Jamaica, like most countries in the world, has developed strategies to manage the impact of globalisation and international trade on its domestic economy, development and living standards. The Anti-dumping and Subsidies Commission (the Commission), a portfolio agency of the Ministry of Industry, Investment and Commerce (MIIC) is one critical response by the Government to the need to manage the many facets of this phenomenon.
The Commission was established under the 1999 Customs Duties (Dumping and Subsidies) Act (CDDSA) and charged with responsibility to investigate cases of dumping and improper subsidisation of imported goods, and in appropriate cases, determine remedies in the form of anti-dumping and countervailing duties to defend Jamaican producers of like goods.
The Safeguard Act was passed in 2001 and its implementation was added to the mandate of the Commission. The Safeguard Act further enables the defence of domestic industries. It permits the imposition of safeguard measures, which may be duties or quotas, where the surge of imports causes or threatens serious injury to producers in Jamaica of like or directly competing goods. Safeguard Regulations passed in 2003 and almost immediately, the Commission received its first complaint under the Act. A safeguard differs from the other remedies (anti-dumping and countervail in that it may be applied in certain circumstances where there is no unfair trade in order to give an affected domestic industry a period in which to adjust and become competitive. Collectively, the redress available to businesses through the legal framework of agreements and acts administered by the Commission is referred to as Trade Remedies, and has been the core mandate of the Commission.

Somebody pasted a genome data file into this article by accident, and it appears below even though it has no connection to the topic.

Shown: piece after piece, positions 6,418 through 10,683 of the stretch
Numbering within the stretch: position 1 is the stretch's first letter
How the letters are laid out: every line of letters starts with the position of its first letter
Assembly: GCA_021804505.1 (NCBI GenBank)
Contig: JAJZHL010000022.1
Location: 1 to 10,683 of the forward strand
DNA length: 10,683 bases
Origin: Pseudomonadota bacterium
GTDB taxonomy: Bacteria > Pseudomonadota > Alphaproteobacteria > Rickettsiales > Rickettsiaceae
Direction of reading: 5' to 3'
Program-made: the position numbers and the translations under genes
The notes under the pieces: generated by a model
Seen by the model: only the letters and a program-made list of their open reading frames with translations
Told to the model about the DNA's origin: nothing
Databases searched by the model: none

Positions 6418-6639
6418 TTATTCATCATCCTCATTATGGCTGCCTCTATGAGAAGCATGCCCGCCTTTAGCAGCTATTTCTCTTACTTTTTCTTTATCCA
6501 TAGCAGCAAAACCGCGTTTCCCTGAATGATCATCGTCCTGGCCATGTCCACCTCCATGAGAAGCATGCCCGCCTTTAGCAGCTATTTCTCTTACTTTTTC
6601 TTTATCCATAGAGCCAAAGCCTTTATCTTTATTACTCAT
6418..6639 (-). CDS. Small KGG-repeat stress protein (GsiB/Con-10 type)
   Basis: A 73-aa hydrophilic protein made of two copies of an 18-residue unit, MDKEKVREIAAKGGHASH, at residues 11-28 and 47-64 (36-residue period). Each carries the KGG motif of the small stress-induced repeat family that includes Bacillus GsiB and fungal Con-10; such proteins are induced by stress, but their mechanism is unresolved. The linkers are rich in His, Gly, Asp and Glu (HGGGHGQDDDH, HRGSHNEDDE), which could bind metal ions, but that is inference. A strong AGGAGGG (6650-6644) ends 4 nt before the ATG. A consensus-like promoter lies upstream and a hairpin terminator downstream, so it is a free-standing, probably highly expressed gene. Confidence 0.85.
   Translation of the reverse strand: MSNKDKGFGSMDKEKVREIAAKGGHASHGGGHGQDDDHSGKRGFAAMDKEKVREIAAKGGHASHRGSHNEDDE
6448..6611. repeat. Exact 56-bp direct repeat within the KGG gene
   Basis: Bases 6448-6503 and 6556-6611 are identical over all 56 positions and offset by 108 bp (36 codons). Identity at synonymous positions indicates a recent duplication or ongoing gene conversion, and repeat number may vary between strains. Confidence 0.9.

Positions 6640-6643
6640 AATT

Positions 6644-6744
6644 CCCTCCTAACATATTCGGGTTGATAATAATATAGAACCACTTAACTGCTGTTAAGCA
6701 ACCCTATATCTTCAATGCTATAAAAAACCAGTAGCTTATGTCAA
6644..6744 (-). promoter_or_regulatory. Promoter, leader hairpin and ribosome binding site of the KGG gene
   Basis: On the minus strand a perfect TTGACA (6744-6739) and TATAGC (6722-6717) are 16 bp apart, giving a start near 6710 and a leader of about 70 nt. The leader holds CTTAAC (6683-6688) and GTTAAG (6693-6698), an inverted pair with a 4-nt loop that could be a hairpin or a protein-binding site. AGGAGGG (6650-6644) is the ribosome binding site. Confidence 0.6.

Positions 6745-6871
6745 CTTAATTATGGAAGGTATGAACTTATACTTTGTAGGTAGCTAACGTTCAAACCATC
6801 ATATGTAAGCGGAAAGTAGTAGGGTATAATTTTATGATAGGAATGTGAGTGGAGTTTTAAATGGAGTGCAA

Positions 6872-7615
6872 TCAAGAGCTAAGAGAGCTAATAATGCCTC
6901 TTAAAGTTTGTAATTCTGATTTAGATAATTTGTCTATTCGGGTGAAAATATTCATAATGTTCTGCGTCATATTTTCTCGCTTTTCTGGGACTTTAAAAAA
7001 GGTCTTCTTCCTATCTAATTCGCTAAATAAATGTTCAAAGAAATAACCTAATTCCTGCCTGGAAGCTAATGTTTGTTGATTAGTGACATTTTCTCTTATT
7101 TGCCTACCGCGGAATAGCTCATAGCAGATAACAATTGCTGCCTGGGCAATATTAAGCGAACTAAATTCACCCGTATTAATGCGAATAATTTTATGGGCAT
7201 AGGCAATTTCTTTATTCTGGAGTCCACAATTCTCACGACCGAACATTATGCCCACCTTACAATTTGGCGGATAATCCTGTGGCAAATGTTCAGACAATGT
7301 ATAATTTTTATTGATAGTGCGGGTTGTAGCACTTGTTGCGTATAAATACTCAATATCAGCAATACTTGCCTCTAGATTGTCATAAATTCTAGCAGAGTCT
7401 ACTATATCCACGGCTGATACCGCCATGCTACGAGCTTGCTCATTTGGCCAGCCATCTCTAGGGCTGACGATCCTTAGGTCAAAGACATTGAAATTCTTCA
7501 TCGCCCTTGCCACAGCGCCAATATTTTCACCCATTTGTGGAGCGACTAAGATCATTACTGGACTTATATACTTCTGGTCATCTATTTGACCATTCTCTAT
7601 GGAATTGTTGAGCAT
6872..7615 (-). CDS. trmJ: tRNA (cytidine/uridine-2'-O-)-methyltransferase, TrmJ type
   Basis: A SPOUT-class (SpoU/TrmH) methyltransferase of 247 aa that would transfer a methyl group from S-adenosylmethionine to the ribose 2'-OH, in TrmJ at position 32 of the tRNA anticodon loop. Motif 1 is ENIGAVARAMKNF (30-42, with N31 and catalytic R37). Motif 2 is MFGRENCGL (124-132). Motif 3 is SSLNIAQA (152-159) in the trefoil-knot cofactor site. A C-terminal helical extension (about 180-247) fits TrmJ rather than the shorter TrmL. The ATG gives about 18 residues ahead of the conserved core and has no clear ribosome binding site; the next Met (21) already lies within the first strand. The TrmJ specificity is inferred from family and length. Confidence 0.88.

The Commission also takes a lead role in educating the business community and the public, on the current and evolving trade remedy regime and facilitates the ongoing development of legislation, international trade policy, and negotiating positions touching its mandate.
The core mandate of the Commission and the Commission’s strategy to perform its work creditably and be a Centre of Excellence in its field equips the Staff of the Commission with competencies in international trade jurisprudence and practice that have made the Commission a valuable national resource for trade policy development. Throughout the year, the Commission provided public education, as well as trade policy and negotiating support to both the Government and private sector.